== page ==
Probiotic weaning food by monika keshavrao tambakhe
Upcoming SlideShare
Loading in...5
×

Like this? Share it with your network

Share

Probiotic weaning food by monika keshavrao tambakhe

  • 959 views
Uploaded on

Development of nutritional weaning food

Development of nutritional weaning food

More in: Technology
  • Full Name Full Name Comment goes here.
    Are you sure you want to
    Your message goes here
    Be the first to comment
    Be the first to like this
No Downloads

Views

Total Views
959
On Slideshare
958
From Embeds
1
Number of Embeds
1

Actions

Shares
Downloads
21
Comments
0
Likes
0

Embeds 1

http://www.slideee.com 1

Report content

Flagged as inappropriate Flag as inappropriate
Flag as inappropriate

Select your reason for flagging this presentation as inappropriate.

Cancel
    No notes for slide

Transcript

  • 1. -:Presented by :- Monika K. Tambakhe (Email id : mk2tambakhe@gmail.com) Dr. P.A. Pawar Sir Food Technology University Department of Chemical Technology, Sant Gadge Baba Amravati University , Amravati. PROBIOTICS IN WEANING FOOD
  • 2. INTRODUCTION OF WEANING FOOD  When the baby attains 4 – 6 months of age, breast milk is no longer sufficient to meet its nutritional requirements. It needs more calories and other nutrients as supplement to milk till it is ready to eat fully the adult foods. This is weaning stage. The semisolid foods given to the child at this stage are generally called weaning foods.  Definitions of weaning vary from country to country and generally include “introduction of food other than mother‟s milk”, “complete discontinuation of breast-feeding” or “introduction of solids into the diet”.
  • 3.  According to Dorland‟s Medicinal Dictionary ,”to wean is to cause an infant from taking food by sucking and to take it in the ordinary way.” INTRODUCTION OF WEANING FOOD
  • 4. IMPORTANCE OF WEANING FOOD  Human milk is universally regarded as an ideal food for the feeding of infants or children below one year of age. Yet, during the various causes, an infant may not derive adequate nutrition from the mother and it may become necessary to feed the infant either wholly or partly with milk from other sources.  Unless a substitute is found from other sources, malnutrition may set in damage to child‟s health with consequences, which may prove fatal.
  • 5.  The weaning period in a child‟s life is a very important stage. Many difficulties, which arise at later stages, have their origin in this stage. IMPORTANCE OF WEANING FOOD Average Composition of Milk of Different Species Species Water Fat Protein Lactose SNF Casein Human 86.4 4.6 1.2 6.9 9.0 0.03 Cow 86.7 4.5 3.4 4.9 8.8 0.13 Buffalo 83.7 6.5 3.8 5.1 9.8 0.20 Goat 86.8 4.5 3.3 4.4 8.7 0.13 Sheep 81.6 7.5 5.6 6.4 10.0 0.20
  • 6. Age Group Body Weight (Kg.) Daily Energy Need (Kcal) Daily Protein Need Birth to 6 months 3 – 7 400 – 800 7 – 13 6 months to 1 year 7 – 9 800 – 900 13 – 14 1 to 3 years 9 – 13 1200 – 1300 22 4 to 6 years 15 – 17 1500 – 1700 29 7 to 9 years 18 – 21 1800 – 2100 36 10 to 12 years 23 – 28 2100 – 2400 43 IMPORTANCE OF WEANING FOOD Calorie and Protein Requirements for Children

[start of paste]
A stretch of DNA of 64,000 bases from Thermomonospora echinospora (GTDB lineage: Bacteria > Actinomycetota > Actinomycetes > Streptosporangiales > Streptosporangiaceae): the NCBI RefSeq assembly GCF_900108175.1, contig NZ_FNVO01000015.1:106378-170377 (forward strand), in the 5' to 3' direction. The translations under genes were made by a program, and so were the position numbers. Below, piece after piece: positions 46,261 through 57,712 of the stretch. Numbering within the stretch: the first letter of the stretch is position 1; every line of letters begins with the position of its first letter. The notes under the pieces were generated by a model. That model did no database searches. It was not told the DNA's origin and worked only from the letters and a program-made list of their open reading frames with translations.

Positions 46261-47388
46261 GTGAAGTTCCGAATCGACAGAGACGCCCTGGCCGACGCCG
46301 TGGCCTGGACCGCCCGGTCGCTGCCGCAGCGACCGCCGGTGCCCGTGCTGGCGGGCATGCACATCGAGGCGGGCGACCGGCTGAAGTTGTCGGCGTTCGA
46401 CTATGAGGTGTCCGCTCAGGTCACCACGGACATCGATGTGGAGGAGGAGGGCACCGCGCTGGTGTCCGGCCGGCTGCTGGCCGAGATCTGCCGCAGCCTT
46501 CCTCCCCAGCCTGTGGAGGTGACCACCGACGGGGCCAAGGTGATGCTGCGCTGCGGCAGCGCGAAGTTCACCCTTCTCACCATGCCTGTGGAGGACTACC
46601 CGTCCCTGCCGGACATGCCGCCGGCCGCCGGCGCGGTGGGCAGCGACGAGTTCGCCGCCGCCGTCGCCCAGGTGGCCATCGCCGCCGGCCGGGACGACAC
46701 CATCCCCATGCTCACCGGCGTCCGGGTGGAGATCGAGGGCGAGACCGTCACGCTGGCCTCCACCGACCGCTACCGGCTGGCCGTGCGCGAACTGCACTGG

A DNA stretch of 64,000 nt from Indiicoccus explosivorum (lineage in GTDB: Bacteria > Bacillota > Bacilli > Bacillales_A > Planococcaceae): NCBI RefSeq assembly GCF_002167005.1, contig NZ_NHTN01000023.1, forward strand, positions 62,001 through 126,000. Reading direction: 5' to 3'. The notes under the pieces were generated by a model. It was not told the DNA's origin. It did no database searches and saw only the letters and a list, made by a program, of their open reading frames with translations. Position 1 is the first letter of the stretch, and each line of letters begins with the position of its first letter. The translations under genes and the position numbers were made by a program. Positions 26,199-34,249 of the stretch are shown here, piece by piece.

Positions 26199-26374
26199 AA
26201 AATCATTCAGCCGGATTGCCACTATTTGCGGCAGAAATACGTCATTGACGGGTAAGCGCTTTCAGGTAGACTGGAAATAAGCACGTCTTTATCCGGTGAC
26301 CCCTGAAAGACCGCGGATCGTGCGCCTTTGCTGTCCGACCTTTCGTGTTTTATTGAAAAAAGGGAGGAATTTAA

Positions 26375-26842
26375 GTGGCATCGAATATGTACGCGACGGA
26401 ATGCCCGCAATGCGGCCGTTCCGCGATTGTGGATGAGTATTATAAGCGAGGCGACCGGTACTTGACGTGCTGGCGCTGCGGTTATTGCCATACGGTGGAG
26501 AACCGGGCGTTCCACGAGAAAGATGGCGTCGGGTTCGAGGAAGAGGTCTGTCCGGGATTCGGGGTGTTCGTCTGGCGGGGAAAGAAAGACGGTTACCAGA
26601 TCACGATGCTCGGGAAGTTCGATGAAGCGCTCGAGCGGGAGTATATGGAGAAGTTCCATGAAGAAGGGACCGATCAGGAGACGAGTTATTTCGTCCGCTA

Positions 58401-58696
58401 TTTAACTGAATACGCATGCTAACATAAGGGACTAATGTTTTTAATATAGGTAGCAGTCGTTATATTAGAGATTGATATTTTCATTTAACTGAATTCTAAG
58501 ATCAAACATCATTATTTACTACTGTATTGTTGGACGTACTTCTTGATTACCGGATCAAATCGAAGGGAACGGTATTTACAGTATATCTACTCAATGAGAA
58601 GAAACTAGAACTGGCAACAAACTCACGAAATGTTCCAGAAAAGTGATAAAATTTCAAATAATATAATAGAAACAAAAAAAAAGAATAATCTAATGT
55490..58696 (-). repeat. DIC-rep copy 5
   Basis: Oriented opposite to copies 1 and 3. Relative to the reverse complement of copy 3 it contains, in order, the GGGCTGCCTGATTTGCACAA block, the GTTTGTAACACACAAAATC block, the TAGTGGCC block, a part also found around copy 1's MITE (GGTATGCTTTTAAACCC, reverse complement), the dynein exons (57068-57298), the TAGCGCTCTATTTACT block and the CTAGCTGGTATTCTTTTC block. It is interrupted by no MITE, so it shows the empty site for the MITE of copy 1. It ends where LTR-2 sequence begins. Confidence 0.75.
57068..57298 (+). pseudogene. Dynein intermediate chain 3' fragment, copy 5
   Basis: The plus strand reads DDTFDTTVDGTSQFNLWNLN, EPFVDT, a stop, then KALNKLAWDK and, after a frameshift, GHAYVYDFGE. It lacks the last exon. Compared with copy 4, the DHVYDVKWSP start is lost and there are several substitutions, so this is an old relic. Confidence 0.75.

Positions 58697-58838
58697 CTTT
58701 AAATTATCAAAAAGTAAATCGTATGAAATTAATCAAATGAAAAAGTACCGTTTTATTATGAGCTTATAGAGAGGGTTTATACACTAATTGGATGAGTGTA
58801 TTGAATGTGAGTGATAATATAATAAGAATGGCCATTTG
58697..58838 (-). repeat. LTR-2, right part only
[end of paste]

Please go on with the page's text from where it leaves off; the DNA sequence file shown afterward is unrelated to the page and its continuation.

• 7. DESIRABLE QUALITIES FOR WEANIN FOODS The characteristics needed in a weaning food are - 1. The food should be rich in calorie and adequate in protein, vitamins and minerals. 2. The protein should be of high biological value. 3. The food when stirred up with cold/warm water or milk should form a slurry or semisolid mass of soft consistency enabling the child to swallow it easily. 4. The food prepared as above should have low dietary bulk or viscosity.
  • 8. 5. As far as possible, the food should be precooked and predigested or processed in such a way, that it needs minimum preparations prior to feeding and is easily digested by the child. 6. The food should be free from anti-nutritional factors (substances that hinder the digestibility or are otherwise harmful, such as enzyme inhibitors, gas producing factors and toxic components). 7. The indigestible fibre content of food should be low. DESIRABLE QUALITIES FOR WEANIN FOODS
  • 9. 8. It is advisable not to add artificial colours and flavours to weaning foods. 9. As far as possible, the composition of the food must be as per the guidelines laid down and standards recommended by the Indian Standards Institution (ISI) and other competent agencies. DESIRABLE QUALITIES FOR WEANIN FOODS
  • 10. MODERN TECHNOLOGIES FOR PREPARATION OF WEANING FOODS A) Spray Drying: B) Roller Drying: C) Extrusion cooking Preparation of milk based weaning food is generally carried out by spray drying method. The successive steps are – A)Spray Drying:
  • 11. Milk Reception and Pretreatment Standardization Preheating Concentration Homogenization Chilling and Temporary Storage Fortification Packing Amino acids, minerals and vitamins Spray Drying
  • 12. B)Roller Drying: Preparation of weaning foods by roller drying method is extensively practiced throughout the world. Balamul, Farex, Cerelac and Nestum, proprietary weaning foods marketed in India are prepared by this technique.
  • 13. Flowchart Of Roller Drying Process For Production Of Weaning Food Cereal flour Pulse flour Milk solids Sugar minerals Blending Slurry Homogenization Roller drying Grinding Mixing Weaning foodPackaging in airtight tins Storage Vitamins Water Probiotics